It involves a more flexible approach to plant-based eating—one you may already be taking!
People have been identifying themselves as vegetarians and vegans for years. Then came flexitarians. Now, it’s all about “plantivores,” or people following a predominantly plant-based diet, usually for their own health and that of the planet.
The plantivore diet encourages people to focus on eating more fiber, vitamins, minerals, and antioxidants in the form of plant-based foods, rather than simply avoiding meat and dairy.
Unlike a vegan diet, a plantivore diet can’t be based on french fries and cheese-free pizza. But being a plantivore means you may occasionally eat animal products while incorporating more plant-based meals into your life overall.
How to tell if you’re a plantivore
Do you sometimes swap in chickpeas for chicken? Are you addicted to the peanut sauce on your local vegetarian restaurant’s best-selling rice bowl? Have you spent hours googling recipes for jackfruit tacos? You might already be a plantivore without knowing it.
For some, becoming a plantivore will be part of a transition to a fully vegan diet. For others, it won’t. According to plant-based blogger Susan Pratt, that’s okay.
“You can be plant based and still enjoy your grandma’s lasagna. The vegan police aren’t going to come get you,” says Pratt. The most important thing, she adds, is to feed your body what it needs while trying your best to do no harm to animals.
A focus on health
To Pratt, the difference between vegans and plantivores is that many vegans focus on animal welfare rather than on eating whole foods. “Plant-based [eating] is more for health; it’s more whole foods and complete grains,” she says. “Whole foods, by definition, are foods that have been processed or refined as little as possible and are free of additives or other artificial substances.”
That’s why many plant-based eaters on a strict whole foods diet avoid oils and even limit ingredients such as soy sauce, vinegar, and miso paste. “Butters and oils have been processed, with the end result containing very little to no nutrients while being very high in calories,” explains Pratt.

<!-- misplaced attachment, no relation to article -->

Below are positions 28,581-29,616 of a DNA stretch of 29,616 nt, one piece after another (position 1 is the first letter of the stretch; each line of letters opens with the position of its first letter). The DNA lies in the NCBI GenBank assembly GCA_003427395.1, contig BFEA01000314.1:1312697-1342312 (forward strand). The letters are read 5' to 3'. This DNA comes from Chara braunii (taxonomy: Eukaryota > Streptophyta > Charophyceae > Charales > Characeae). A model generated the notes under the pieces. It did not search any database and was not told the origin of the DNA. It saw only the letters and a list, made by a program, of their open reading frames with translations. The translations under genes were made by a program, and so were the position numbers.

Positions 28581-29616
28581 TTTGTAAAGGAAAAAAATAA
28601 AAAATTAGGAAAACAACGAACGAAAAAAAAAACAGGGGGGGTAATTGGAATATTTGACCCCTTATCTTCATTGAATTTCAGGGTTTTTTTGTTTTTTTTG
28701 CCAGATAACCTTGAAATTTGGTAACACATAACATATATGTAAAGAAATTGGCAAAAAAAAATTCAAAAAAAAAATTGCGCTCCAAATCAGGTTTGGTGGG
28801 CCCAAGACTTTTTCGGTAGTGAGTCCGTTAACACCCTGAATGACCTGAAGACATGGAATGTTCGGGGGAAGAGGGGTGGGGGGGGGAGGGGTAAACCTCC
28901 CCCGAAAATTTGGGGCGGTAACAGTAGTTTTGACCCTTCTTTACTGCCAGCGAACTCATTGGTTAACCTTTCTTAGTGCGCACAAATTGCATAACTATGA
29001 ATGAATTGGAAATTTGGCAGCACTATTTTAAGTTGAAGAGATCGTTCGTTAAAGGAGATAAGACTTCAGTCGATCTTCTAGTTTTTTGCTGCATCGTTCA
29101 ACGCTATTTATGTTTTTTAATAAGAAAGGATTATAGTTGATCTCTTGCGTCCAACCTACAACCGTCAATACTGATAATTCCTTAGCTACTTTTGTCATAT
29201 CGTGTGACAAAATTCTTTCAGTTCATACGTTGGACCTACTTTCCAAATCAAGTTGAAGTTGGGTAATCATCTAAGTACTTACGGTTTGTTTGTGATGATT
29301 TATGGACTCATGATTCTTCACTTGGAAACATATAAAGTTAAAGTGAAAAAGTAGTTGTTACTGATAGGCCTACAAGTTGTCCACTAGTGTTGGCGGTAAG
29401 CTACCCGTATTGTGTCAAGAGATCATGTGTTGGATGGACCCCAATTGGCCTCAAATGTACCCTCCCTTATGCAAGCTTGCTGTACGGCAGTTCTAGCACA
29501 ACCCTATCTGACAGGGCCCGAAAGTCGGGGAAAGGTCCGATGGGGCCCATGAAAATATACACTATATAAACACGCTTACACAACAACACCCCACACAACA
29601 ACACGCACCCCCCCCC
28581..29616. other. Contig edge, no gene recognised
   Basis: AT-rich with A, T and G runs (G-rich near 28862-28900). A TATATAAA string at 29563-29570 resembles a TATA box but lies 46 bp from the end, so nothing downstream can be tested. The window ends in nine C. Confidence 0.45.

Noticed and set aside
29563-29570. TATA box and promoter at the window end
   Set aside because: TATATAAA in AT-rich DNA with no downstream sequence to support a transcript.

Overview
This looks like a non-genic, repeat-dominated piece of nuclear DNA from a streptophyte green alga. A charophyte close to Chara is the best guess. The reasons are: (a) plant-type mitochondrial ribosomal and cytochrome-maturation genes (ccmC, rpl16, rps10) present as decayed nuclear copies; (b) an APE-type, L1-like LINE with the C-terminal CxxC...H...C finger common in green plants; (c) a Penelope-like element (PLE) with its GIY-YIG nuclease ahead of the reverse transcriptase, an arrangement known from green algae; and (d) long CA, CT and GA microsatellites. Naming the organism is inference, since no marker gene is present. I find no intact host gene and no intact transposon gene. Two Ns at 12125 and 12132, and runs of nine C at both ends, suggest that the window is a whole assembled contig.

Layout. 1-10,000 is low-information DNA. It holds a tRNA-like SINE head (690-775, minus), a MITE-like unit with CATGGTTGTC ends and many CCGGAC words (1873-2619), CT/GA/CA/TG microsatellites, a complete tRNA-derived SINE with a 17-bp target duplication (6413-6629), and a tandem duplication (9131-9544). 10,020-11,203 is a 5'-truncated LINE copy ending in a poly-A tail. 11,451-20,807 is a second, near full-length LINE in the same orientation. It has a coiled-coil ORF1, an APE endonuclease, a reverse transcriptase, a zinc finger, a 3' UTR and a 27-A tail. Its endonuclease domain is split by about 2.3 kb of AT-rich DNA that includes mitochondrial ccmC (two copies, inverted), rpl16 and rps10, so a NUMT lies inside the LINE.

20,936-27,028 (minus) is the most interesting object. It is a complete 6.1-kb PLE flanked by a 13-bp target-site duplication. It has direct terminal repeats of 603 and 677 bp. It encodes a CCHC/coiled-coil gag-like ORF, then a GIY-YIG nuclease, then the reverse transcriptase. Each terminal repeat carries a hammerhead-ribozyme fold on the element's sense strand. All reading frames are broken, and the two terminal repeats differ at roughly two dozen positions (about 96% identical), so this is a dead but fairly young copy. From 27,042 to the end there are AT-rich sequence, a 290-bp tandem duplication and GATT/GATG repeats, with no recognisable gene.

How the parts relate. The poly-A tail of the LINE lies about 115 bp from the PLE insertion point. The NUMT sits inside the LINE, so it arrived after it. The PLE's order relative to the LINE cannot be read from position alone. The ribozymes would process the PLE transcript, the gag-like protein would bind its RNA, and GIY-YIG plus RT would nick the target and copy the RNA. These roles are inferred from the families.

“Soy sauce and vinegars fall under the category of seasonings and can be used sparingly. For someone on a strict whole foods diet, the best seasonings are spices and lemon juice.”
Choose your own adventure
Pratt isn’t so strict, which is why recipes on her blog, <susancooksvegan.com>, sometimes call for coconut oil, sugar, or vegan butters. She also often offers substitutions and adaptations to appeal to all eaters.
Pratt and her husband, Randy, turned to a plant-based diet three-and-a-half years ago after deciding to have a baby. Their awakening came after immersing themselves in everything they could find about being vegan, including the documentary <What the Health>. They decided to just try a plant-based diet for 30 days—“and we’ve never turned back.” Now, they have a daughter, who’s also being raised on a plant-based diet.
Despite this, Pratt says she’s only 99.9 percent vegan, though she’ll never again eat meat. “If push comes to shove, if I go to somebody’s home and they make me a meal with dairy and egg in it, I’m going to eat it and be grateful. Because for me, it’s not an allergy; it’s a preference. This diet isn’t an all-or-nothing thing. Just, ‘Okay—tomorrow, let’s do our best.’”
Helpful supplements for a plant-based diet
If you’re considering a plant-based diet, you might require some of the following supplements:
- vitamin B12
- vitamin D
- omega-3 fatty acids
Tips for getting started as a plantivore
Make easy swaps
Try reducing the meat each time you make a dish you like—and increasing the plant-based ingredients.
Create opportunities to love plants
Consider plant-based eating as an opportunity to add more plants to meals rather than deny yourself something. Throw extra mushrooms, zucchini, or tempeh into curries, soups, chilis, and rice bowls, either alone or in addition to the meat or fish you’d usually add.
Write down plant-based recipes you love, then cook these more often. Try variations with different vegetables or grains.
Do your research
There’s plenty to learn about factory farming and monocrop soy, corn, and coconut production, but don’t forget the delicious research on recipes for jackfruit tacos, buffalo cauliflower wings, and even plant-based cakes.
Get inspired by plant-based culinary traditions
Check out Thai salads, spiced Ethiopian stews, Caribbean rice and peas, Turkish pilafs, or Greek mezze.
Stock your pantry
Fill your shelves with plant-based snacks and quick-cooking staples so you’ll be less likely to reach for non-plant-based foods.